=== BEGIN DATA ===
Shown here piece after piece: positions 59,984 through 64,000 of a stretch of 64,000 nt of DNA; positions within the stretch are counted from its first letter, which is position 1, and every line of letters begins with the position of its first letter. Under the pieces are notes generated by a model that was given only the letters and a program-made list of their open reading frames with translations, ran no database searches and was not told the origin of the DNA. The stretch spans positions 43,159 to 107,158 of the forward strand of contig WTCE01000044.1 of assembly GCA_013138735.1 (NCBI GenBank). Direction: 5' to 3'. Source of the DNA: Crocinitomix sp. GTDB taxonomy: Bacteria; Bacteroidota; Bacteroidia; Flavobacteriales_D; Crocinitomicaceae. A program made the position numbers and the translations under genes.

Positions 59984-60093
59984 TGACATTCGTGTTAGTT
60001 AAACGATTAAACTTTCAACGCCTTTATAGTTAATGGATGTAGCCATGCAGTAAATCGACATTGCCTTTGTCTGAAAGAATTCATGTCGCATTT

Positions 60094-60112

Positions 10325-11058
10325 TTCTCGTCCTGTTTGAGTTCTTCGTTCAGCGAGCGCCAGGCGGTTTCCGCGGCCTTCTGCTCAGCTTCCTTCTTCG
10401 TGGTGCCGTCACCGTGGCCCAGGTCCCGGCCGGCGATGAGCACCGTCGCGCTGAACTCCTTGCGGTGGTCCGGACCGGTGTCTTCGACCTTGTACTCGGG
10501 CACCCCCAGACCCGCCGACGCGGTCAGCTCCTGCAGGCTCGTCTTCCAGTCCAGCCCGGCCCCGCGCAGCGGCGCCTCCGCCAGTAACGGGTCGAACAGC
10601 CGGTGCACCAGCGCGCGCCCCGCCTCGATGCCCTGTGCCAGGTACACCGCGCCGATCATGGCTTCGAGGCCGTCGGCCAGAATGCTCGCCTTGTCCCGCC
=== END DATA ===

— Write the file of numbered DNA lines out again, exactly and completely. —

Shown here piece after piece: positions 59,984 through 64,000 of a stretch of 64,000 nt of DNA; positions within the stretch are counted from its first letter, which is position 1, and every line of letters begins with the position of its first letter. Under the pieces are notes generated by a model that was given only the letters and a program-made list of their open reading frames with translations, ran no database searches and was not told the origin of the DNA. The stretch spans positions 43,159 to 107,158 of the forward strand of contig WTCE01000044.1 of assembly GCA_013138735.1 (NCBI GenBank). Direction: 5' to 3'. Source of the DNA: Crocinitomix sp. GTDB taxonomy: Bacteria; Bacteroidota; Bacteroidia; Flavobacteriales_D; Crocinitomicaceae. A program made the position numbers and the translations under genes.

Positions 59984-60093
59984 TGACATTCGTGTTAGTT
60001 AAACGATTAAACTTTCAACGCCTTTATAGTTAATGGATGTAGCCATGCAGTAAATCGACATTGCCTTTGTCTGAAAGAATTCATGTCGCATTT

Positions 60094-60112

Positions 10325-11058
10325 TTCTCGTCCTGTTTGAGTTCTTCGTTCAGCGAGCGCCAGGCGGTTTCCGCGGCCTTCTGCTCAGCTTCCTTCTTCG
10401 TGGTGCCGTCACCGTGGCCCAGGTCCCGGCCGGCGATGAGCACCGTCGCGCTGAACTCCTTGCGGTGGTCCGGACCGGTGTCTTCGACCTTGTACTCGGG
10501 CACCCCCAGACCCGCCGACGCGGTCAGCTCCTGCAGGCTCGTCTTCCAGTCCAGCCCGGCCCCGCGCAGCGGCGCCTCCGCCAGTAACGGGTCGAACAGC
10601 CGGTGCACCAGCGCGCGCCCCGCCTCGATGCCCTGTGCCAGGTACACCGCGCCGATCATGGCTTCGAGGCCGTCGGCCAGAATGCTCGCCTTGTCCCGCC